Therefore, I encourage you to make the transition one product at a time; as you run out of foundation, mascara, shampoo (WHATEVER) replace it with a cruelty free version.
On the other hand, I did clear loads of stuff out of my collection when I first switched just because it depressed me to use them knowing that those products had been used to harm animals. So my second suggestion is to do whatever you are comfortable with emotionally, ethically and monetarily.
I Want to Go Cruelty-Free, But I Hear It’s Expensive; Are There Cruelty-Free Brands at the Drugstore?
- Wet N Wild
- Physicians Formula
- Hard Candy
- Sonia Kashuk
- Pixi by Petra
- Flower Beauty
- Burt’s Bees
- Colour Pop
- Shea Naturals
- BH Cosmetics
- Coastal Scents
- Makeup Geek
Shall I go on?
I Want to Go Cruelty-Free, But I Hear All Cruelty-Free Products Are Natural-Hippie-Shit That No One Has Ever Heard of; Are there Cruelty-Free High-End Brands?
- Urban Decay
- Kat Von D
- Anastasia Beverly Hills
- Napoleon Perdis
- Too Faced
- Charlotte Tillbury
- BECCA Cosmetics
- Laura Geller
- butter LONDON
- Deborah Lippman
- It Cosmetics
And the list goes on and on…
Ok Great… I See You Are Good at List Making… But How do I Know if a Company or Product is Cruelty-Free When You’re Not Around?
There are several methods. I’m glad you like my lists, cause here are a few!
- Ask them. Just send the company an email and see what you get back!
- Check the label. Many products will actually advertise that they are cruelty-free, Leaping Bunny certified, or do not test on animals right there on the packaging!
- Consult lists from bloggers/websites you trust; keep reading for more info on a few websites I personally use.
What Websites Can I Go to for Cruelty-Free Product Lists?
This is totally going to sound like I’m passing the buck, but my honest answer is to go to websites you trust! Courtney runs a blog that I consult for everything and I mean EVERYTHING. Here is a link to her Cruelty Free Beauty List for your reference, but I highly suggest you don’t just take my word for it; take the time to explore her blog and decide for yourself if you feel you can trust her.
Other resources I use include:
I Read that Some Brands Do Not Test on Animals Unless It’s Required by Law… Are There Really Laws that Require Animal Testing?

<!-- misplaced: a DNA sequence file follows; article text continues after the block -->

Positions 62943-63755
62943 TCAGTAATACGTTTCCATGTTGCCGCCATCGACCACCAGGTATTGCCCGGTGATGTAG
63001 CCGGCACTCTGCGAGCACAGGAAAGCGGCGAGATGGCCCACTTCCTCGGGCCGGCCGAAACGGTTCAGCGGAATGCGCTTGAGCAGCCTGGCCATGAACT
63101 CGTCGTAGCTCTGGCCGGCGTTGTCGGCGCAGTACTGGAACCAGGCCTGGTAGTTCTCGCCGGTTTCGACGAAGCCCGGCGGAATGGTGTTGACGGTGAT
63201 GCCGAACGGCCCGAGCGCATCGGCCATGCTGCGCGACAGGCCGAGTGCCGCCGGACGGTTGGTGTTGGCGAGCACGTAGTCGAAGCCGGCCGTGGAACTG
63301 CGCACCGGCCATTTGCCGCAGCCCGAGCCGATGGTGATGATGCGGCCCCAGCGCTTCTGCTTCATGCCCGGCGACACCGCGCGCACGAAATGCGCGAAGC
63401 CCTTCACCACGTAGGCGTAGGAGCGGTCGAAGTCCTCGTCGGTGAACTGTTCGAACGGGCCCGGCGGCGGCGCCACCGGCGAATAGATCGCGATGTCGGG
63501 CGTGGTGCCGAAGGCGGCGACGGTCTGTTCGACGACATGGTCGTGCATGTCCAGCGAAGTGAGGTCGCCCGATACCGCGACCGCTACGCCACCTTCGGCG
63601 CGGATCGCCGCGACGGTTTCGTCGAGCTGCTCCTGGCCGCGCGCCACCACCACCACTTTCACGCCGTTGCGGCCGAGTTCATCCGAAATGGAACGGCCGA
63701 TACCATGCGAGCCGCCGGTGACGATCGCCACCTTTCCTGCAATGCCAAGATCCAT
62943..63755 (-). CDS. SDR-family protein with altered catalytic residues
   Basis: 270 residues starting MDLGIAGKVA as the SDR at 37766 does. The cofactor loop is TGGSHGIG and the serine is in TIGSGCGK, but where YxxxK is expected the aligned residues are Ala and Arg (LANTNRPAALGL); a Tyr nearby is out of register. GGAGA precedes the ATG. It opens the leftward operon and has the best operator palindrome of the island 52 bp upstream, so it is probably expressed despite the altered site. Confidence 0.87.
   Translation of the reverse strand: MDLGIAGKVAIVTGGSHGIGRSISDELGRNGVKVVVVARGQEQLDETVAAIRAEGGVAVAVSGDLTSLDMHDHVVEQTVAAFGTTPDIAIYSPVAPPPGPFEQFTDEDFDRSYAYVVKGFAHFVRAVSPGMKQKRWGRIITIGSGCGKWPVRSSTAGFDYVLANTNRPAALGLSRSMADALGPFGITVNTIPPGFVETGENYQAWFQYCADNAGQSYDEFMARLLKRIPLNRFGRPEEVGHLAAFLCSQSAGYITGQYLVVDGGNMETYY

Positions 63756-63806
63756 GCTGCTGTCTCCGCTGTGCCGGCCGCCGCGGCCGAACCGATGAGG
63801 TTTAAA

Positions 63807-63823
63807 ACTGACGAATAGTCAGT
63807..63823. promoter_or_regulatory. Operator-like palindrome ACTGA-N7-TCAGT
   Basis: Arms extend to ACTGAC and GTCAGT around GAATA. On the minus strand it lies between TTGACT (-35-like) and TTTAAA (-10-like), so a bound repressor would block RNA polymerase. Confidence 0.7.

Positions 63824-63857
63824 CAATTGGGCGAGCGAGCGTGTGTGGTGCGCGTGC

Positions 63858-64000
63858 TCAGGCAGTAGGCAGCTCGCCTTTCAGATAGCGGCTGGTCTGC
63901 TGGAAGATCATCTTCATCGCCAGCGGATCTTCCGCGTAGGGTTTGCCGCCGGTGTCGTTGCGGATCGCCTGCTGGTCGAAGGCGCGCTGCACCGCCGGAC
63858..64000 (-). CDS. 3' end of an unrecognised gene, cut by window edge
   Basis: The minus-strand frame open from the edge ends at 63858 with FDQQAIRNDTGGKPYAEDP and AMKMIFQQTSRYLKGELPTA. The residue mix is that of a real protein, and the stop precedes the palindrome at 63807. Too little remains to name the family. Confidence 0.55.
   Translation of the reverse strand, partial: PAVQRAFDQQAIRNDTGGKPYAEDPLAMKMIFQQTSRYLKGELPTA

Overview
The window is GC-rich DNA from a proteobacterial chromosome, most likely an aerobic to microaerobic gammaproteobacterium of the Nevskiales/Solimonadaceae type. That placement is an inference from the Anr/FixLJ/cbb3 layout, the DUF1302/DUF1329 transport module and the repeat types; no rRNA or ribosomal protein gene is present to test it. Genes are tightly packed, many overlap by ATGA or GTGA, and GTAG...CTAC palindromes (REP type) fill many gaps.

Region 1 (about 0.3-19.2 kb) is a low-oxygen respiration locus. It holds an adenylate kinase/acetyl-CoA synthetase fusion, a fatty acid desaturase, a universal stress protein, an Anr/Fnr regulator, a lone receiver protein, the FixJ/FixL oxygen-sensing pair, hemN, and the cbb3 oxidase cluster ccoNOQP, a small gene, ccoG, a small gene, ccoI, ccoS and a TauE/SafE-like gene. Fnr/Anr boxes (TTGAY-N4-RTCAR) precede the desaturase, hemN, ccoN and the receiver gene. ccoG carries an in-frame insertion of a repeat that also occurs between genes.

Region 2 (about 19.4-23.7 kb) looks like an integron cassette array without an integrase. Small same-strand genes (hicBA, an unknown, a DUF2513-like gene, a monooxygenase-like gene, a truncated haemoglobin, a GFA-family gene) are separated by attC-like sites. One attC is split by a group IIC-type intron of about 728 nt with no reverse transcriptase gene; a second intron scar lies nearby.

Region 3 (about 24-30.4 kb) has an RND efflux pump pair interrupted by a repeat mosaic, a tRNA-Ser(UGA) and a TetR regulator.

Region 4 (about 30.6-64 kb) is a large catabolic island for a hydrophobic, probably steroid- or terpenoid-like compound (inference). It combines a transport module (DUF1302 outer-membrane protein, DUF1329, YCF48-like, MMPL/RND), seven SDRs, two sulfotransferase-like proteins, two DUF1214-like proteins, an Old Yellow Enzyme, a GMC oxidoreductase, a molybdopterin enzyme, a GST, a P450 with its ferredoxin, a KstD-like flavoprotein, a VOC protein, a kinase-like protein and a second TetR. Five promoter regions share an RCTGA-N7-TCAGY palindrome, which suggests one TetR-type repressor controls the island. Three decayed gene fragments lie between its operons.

Yes and no. Although there are many countries that have banned the testing on of animals by law, there are others (like China) who still require it for reasons that are not totally clear as I’ve stated before that there are both cheaper and more accurate methods of testing out there. By default, any brand who chooses to sale their products in China does so knowing that those products and/or ingredients will be tested on animals. The sad part is, companies who claim to be Cruelty-Free in the US can sale their products in China (knowing that their products will be tested on animals) and still consider themselves Cruelty-Free because “it was required by law.”
In my opinion, companies who do this are the lowest of the low. Not only do they not care about the well-being of animals, they also have the audacity to pretend that they do, but then turn around and change their morals when it means more money.
Even so, there are some that would disagree with me as they believe it’s within the companies right to be successful, and that it isn’t their fault that company for a countries laws.
So all in all, I would say let your conscious be your guide when it comes to testing that is “required by law”.
Why would Companies Claim to Be Cruelty-Free but Sale Their Products in Chine KNOWING that China Will Test Them on Animals?
I don’t know, but I image profit has something to do with it.
What if a Company or Brand Says that They “Only Test When Required By Law” but They Are Not Sold in China?
Products are only required to be tested by law in China, so if the company or brand is using this statement but they don’t sale in China there are several factors that could be in play:
- The company or brand may not understand the phrase and could be using it because they see other companies using it.